God is good.

So is pizza. Hope you can join us in December to raise a glass for Cody.

It's going to be a wild ride!

Saturday, September 3, 2016

2 Months

It's September 3. It's been 2 months since Cody died. And no matter how many times I say it/write it/see it, it still seems somewhat surreal. I have caught myself more than a few times thinking, "I should be hearing from Cody." We talked pretty often. Once a week most of the time, but never more than 2 weeks would pass without hearing from him.

But Cody died.

My son died.

I can write that a million times and it still seems strange and weird and like a big lie. But it's not. Because Cody died and I will not be getting a phone call from him. Ever again. Christmas is coming, but I won't be asking him for a Christmas list. I will never get to shop for his list, which would no doubt include some obscure piece of clothing that had food printed on it, or a skateboard, or some new skate shoes, or some ridiculous article of clothing from Good Will. I won't get to fill his Christmas stocking (serious Pryor tradition) with nonsense, practical jokes, a new toothbrush, storybook lifesavers and sour candy. He will never be calling me to tell me what he's been up to, or which song he was learning on his guitar. No more silly stories about his dogs and the cat that decided to love HIM the most even when he was completely irritated with her. I will never get to call him after I have cued up C&C Music Factory's "Everybody Dance Now" and blast it through the phone the moment he answers. Or after I have cued up Shania Twain's "Man, I Feel Like A Woman". We will never again recite lines from Napoleon Dynamite or laugh about Portlandia. No more silly texts or messages to him on Facebook with a bitmoji that looks like me. Entire conversations with him would take place with just the bitmojis. He told me I was lame. Then he would laugh.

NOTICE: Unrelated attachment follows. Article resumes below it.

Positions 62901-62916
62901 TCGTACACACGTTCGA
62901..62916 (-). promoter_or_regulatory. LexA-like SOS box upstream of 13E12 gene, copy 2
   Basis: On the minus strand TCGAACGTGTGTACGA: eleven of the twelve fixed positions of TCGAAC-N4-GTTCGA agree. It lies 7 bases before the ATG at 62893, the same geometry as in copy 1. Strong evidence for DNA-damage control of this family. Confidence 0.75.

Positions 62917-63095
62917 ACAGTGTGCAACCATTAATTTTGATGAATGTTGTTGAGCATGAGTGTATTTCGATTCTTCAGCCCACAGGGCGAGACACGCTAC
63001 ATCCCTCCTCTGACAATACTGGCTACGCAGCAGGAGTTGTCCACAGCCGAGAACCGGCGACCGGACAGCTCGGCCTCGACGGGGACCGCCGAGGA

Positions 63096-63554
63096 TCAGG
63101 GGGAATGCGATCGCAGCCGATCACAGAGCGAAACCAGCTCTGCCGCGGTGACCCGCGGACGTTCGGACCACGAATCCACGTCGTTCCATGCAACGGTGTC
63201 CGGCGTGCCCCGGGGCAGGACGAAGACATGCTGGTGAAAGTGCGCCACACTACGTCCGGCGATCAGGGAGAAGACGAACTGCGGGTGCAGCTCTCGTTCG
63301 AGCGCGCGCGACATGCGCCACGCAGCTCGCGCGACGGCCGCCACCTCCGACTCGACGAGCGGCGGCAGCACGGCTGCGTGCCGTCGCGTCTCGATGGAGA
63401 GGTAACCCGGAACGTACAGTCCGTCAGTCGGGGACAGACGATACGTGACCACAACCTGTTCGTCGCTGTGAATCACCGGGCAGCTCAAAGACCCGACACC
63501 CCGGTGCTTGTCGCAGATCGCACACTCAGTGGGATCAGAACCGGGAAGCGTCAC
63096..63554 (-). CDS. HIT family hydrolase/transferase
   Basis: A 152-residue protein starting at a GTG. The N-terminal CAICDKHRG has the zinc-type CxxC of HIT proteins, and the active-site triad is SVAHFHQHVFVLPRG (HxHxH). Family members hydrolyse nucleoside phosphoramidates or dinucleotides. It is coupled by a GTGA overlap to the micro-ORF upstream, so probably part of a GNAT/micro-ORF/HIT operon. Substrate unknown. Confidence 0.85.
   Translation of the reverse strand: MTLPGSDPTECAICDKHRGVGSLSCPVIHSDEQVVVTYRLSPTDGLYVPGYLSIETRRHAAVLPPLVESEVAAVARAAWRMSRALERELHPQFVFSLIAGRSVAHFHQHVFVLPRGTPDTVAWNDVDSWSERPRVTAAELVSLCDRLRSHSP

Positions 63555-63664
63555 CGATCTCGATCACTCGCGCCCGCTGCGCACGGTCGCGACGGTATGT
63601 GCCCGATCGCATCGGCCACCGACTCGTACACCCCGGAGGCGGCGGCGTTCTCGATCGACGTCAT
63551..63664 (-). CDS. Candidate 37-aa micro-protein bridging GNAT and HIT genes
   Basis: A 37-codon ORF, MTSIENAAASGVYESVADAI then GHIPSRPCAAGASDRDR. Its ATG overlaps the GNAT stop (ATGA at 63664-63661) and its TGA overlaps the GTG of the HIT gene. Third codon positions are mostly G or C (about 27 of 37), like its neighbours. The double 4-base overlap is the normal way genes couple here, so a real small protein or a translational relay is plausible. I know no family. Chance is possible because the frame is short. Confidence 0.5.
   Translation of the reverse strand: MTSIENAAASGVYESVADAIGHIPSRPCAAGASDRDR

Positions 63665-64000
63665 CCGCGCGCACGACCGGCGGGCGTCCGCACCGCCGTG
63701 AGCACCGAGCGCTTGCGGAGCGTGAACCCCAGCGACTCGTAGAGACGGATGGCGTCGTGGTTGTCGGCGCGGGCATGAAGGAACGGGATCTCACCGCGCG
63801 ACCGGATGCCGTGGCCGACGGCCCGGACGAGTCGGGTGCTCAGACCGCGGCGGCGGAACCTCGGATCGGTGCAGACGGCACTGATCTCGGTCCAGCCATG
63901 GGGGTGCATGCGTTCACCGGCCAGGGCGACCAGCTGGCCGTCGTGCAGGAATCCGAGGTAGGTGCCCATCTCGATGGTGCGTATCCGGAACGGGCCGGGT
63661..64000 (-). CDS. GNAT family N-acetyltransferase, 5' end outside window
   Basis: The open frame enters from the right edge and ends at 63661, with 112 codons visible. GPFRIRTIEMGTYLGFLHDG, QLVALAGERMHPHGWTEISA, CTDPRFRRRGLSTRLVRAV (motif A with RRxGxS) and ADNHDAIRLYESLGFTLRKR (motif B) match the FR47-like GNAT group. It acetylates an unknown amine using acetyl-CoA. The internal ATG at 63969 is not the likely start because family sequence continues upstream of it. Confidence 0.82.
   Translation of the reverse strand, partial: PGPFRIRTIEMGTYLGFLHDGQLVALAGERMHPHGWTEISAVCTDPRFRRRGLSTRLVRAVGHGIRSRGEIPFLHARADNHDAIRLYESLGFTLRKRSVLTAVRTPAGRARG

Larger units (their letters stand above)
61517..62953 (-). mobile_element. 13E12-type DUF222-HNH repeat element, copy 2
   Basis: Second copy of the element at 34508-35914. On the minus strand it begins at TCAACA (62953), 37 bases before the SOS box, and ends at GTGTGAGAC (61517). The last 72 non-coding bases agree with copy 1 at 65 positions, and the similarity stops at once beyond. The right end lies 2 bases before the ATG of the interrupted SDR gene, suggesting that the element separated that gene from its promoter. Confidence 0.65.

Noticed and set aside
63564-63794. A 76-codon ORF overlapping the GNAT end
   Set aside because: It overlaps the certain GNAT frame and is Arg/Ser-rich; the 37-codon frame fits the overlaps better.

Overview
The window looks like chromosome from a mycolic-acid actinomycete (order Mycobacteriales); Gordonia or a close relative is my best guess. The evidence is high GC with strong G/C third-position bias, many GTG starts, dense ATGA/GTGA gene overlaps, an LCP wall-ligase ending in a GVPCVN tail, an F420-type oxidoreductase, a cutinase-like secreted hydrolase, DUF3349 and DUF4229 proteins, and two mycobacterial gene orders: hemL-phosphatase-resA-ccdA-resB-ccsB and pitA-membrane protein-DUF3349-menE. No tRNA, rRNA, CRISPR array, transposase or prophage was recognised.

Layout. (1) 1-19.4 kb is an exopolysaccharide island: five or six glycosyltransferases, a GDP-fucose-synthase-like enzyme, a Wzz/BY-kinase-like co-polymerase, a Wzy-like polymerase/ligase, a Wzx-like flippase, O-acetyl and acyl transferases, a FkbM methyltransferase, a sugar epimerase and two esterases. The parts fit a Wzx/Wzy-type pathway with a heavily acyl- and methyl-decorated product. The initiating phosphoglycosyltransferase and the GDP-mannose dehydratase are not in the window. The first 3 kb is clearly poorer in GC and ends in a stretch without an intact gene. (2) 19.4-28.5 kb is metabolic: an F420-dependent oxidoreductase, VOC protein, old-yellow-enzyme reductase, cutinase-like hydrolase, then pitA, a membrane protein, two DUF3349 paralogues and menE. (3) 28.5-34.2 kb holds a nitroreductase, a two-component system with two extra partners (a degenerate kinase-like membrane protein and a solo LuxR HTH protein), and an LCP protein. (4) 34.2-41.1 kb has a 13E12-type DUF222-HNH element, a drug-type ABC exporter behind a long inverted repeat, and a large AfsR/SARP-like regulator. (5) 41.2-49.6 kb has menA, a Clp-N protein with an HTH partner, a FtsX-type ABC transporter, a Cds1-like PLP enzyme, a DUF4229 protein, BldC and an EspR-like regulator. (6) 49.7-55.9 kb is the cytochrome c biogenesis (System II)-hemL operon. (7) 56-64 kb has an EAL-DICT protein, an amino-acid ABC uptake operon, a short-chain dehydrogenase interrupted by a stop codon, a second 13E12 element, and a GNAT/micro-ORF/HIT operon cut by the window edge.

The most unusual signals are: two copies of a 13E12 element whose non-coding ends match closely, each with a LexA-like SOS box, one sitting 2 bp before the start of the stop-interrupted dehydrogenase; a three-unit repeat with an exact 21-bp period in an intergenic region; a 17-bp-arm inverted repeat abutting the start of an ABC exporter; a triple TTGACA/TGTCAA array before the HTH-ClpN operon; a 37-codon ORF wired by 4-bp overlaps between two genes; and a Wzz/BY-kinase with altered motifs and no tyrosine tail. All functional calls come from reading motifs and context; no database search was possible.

I will never get to hear him laugh again.

I will also never have to worry about Cody again.  I'm a mother. I worry about my children sometimes. I worried a lot about Cody for many different reasons over the years. But he's gone. There is nothing to talk about. Nothing to give him advice about. No long conversations to have about addiction, stress, drinking, money, darkness, or frustrations of being an adult. No help to give and no more lending an ear or a shoulder. The mother-child relationship as I knew it with Cody is gone. Forever. It's probably the hardest of all emotions to NOT have right now...worry....because it means I have this heaviness that isn't associated with the emotion it normally is. It's different. And difficult. And uncomfortable. And painful. I'm left with questions and assumptions and knowledge about things that hurt me deeply. It's the difference between grief  and stress....the absence of worry.

There are many things I will never do again. But I will get to tell Tristan all the wonderful stories I can about his Uncle. The uncle he will never remember, but who adored him beyond words. I will also get to honor Cody's memory by writing stories, and keeping in touch with his friends, making sure they feel his spirit continue to carry them through their own grief.  I get to spread his ashes all over so that his final resting place is the entire world. And I get to hug, kiss, talk and laugh with my other two children as we tell stories and share memories of Cody. I also get to cry with them and wipe away their tears during the times when they miss him terribly.

I will also get to process this devastating loss with my husband, the other person who intimately knows my sorrow. He knows my sadness. He knows my grief. This damn grief that still comes in enormous waves with little warning. Or no warning at all. We are working through it. Talking through it. And I'm writing through it. And putting together 27 puzzles on that stupid app. I've made it through 2 months. Next it will be 3 months. Then 4.

Then it will turn in to 5 months. 5 months from July 3, 2016.

July 3, 2016.

The day Cody died.